Image credit: 'The Arrows Mean Death' from Klee's wartime paintings news.artnet.com
SIR HERBERT READ - WWI battalion leader and survivor - turned anarchist philosopher against all totalitarianism. Friend of Jung and Orwell.
His profound interest in natural law and art is worth looking at today, in our increasingly totalitarian environments. As many do today, he advocated for decentralization of power, leading to the people organising themselves. As an anti-industrialist, he has commonality with William Blake who observed the changing society of a nation covered in 'dark satanic mills' resulting from the 'full steam ahead' progress of the machine and profit.
Its easy to imagine how the experience of war, and especially the brutality of WWI, would cause a thinking man to consider how life should be lived that all may have meaning rather than survival within the rat race of industrialism and its associated bureaucrats.
Film about Read. Interviewed 1956
A gentle spoken man with a great belief in art as a necessity for human wellbeing, but not as a means of lucrative competitiveness .
Read was tired of the old "gigantic boredom" of fine art, therefore an advocate for new, modern art and set up the ICA with Roland Penrose. he believed a better world might come from a wider interest in developing art ideas. (He would not be pleased with the self obsessed, decadent and gender analysing 'art' of today.). Art does indeed tend to reflect the culture of any social engineering which has been financed.
"There is only one plan — the plan of nature. We must live according to natural laws, and by virtue of the power which comes from concentrating upon their manifestation in the individual human mind". ~ Read
In Coats of Many Colours, Read writes of Eric Gill's thoughts against industrial capitalist society. Gill, like Blake, resolved to earn a living by humble means, as a letter-setter rather than architect.
My socialism was from the beginning [Gill wrote] a revolt against the intellectual degradation of the factory hands and the damned ugliness of all that capitalist- industrialism produced, and it was not primarily a revolt against the cruelty and injustice of the possessing classes or against the misery of the poor. It was not so much the working class that concerned me as the working man— not so much what he got from working as what he did by working.
Gill considered the place of artists in the machine age: "What the machine cannot do is the " thinking " part, and what distinguishes the artist from the workman is the ability to " think ", a certain faculty which the Germans call Gestaltungsfaehigkei." ~ Gill
William Blake would agree with that. This is the crux of Read's philosophy; that life should be about the quality of what you do, and in some way part of a natural law; all things good and true; the thinking which bring activities into form, and from thence developed his interest in philosophy of art. Art is from within, thoughts reflective of culture, which humans bring into being by form. Art activities bring the inside out and are as such a reflection of culture from an era in anthropological perspective.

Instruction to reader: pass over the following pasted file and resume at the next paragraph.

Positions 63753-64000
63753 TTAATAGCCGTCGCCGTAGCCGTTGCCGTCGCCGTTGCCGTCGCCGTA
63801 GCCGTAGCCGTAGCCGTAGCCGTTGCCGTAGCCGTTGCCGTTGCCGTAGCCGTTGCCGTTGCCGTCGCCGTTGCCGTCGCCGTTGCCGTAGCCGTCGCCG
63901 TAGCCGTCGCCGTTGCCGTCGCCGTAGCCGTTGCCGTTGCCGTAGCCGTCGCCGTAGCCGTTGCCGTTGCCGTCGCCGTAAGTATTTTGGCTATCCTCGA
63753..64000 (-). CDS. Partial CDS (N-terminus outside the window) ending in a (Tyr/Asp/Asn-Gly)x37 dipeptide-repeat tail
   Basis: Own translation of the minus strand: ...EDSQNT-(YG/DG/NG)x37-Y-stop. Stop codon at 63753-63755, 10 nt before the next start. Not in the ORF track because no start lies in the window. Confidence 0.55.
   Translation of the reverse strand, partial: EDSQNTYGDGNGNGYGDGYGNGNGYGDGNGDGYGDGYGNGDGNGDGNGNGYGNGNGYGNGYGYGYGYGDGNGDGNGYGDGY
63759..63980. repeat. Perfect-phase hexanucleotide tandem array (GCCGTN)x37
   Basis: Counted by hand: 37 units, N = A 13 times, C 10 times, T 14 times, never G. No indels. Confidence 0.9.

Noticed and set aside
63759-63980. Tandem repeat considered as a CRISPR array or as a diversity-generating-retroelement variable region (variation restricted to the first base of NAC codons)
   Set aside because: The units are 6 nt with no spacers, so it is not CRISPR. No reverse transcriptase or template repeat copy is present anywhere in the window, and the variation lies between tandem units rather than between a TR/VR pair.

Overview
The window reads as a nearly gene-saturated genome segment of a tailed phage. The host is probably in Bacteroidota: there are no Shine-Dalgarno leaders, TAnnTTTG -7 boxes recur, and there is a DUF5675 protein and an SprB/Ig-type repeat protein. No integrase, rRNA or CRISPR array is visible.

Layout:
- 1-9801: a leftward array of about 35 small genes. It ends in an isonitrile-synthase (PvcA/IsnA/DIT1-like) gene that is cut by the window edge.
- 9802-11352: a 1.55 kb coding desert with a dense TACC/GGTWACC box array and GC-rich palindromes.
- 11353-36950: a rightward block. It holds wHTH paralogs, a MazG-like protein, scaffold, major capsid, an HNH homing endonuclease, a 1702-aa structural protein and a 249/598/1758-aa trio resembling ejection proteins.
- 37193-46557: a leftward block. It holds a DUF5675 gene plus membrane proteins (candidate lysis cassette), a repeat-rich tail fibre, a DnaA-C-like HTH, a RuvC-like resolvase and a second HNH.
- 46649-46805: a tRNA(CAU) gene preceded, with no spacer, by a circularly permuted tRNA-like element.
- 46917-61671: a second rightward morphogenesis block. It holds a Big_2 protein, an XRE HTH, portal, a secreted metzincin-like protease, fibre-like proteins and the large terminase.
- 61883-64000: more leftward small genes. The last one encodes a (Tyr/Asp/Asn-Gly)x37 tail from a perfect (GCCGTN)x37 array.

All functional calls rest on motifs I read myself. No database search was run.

'.....life must be so ordered that the individual can live a natural life, attending to what is within " ~ Read
HERBERT READ ON PAUL KLEE - Swiss artist and director of the Bauhaus
"He escaped by way of nature, and there is a whole phase of his work—round about 1908-12—which might be described as impressionistic. But he knew the truth of that saying of Meister Eckhart : " I you seek the kernel, then you must break the shell. And likewise if you would know the reality of Nature, you must destroy the appearance, and the farther you go beyond the appearance, the nearer you will be to the essence." Thereafter every painting by Klee becomes an attempt to express this inner essence.
But it is just at this point that he miraculously avoids the pitfall of almost all artists who seek to express the metaphysical. He does not for a moment surrender his artistic integrity—his sensibility."
Read explains abstraction from the artist's internality:
"That does not mean that his art had no relation to the world about him—that he was, as we inelegantly say, an " escapist ". It is only an unintelligent and superficial realism that demands of the artist a mechanical reflection of the objects which lie in his field of vision. Nor is it much more intelligent to restrict the artist to what is called an interpretation of those objects—the running commentary of the impressionistic journalist. What history demands in its long run, is the object itself—the work of art which is itself a created reality, an addition to the sum of real objects in the world. Such objects can only come from the artist's own world, the unique world of his own subjective existence. That, of course, is not a vacuum—it is the most crowded receptacle in the universe, and psychology has never plumbed its depths."
"The whole of Klee's life-work was a white energy against the dark background of modern Germany"
TO BE CONTINUED...